IN THE BEGINNING, they claimed they never promised us a rose garden. Never said there wasn’t one, so I assumed I’d wake up and bees would be a buzzin’.
Then someone up there, said, “Hey lady, wanna learn some great lessons?” Before I could answer, like everyone else in some manner, I endured grief, disappointments, illness including cancer and, more recently, brain surgery, plus some bad fish.
Fortunately, I have a congenital condition known as Opticockyitis, named after the doctor who diagnosed it in a cocker spaniel. It’s an affliction causing me to observe most situations a bit off center. Can’t help myself. It is like being born with a Whoopee cushion in my head. Whenever I was dealt a major blow in life, and after I finished crying, moaning, and complaining, my ability to observe the moment with this unusual perspective saved my life, according to my physicians.
But I have a confession to make. After first being touched by an angel in an inappropriate place, I was shocked. “Not me, not cancer.” I had mammograms every year, ate well, jogged, practiced yoga, laughed and made love frequently (sometimes at the same time — talk about multi-tasking or ADD) so, of course, I had to be immune.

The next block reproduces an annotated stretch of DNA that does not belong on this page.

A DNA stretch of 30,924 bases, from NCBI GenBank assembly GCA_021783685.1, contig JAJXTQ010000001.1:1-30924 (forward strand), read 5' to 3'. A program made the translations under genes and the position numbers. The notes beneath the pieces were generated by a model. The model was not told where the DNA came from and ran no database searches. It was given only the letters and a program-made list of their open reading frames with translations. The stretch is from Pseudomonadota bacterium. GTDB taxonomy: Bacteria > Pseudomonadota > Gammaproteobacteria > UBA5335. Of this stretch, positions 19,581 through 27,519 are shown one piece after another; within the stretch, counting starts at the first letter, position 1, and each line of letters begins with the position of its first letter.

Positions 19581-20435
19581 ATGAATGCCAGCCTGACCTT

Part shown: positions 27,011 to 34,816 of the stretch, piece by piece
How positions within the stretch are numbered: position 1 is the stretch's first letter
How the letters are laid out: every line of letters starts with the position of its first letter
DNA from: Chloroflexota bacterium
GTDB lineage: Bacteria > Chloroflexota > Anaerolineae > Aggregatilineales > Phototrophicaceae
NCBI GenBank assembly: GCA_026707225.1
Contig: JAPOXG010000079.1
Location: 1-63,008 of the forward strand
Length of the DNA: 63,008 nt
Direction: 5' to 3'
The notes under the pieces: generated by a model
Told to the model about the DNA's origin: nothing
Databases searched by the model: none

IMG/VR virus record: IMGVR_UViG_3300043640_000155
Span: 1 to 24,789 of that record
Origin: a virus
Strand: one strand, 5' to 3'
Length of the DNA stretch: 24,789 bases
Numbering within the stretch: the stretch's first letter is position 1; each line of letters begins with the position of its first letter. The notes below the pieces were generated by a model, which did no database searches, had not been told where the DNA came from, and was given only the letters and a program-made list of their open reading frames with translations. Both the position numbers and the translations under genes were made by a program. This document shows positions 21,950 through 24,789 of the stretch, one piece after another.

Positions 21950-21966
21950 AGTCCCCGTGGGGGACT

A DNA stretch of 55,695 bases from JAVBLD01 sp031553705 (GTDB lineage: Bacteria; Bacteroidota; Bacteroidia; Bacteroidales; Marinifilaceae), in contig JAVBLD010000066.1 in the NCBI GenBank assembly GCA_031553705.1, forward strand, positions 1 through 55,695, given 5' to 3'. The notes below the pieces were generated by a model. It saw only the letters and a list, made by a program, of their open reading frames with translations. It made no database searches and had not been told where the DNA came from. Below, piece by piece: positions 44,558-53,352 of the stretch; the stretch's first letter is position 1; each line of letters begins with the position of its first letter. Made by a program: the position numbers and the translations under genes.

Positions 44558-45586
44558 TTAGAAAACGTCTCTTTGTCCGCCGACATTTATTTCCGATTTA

As a motivational seminar leader, teaching about the connection between mind and body, stressing humor was an important element. In my workshops I taught that increasing the laughter in one’s life is essential to one’s wellbeing. I was a newspaper humor columnist and an author of funny survival books. I was founder of the International Humor & Healing Institute and a Certified Master Clinical Hypnotherapist. How could this have happened? No one in my family had cancer. I did not fit any statistics: oh yeah, except the part about early detection. My trusted radiologist made a major error: He hadn’t noticed the cancer during the last few mammograms in the fourteen years he was my doctor. OOPS!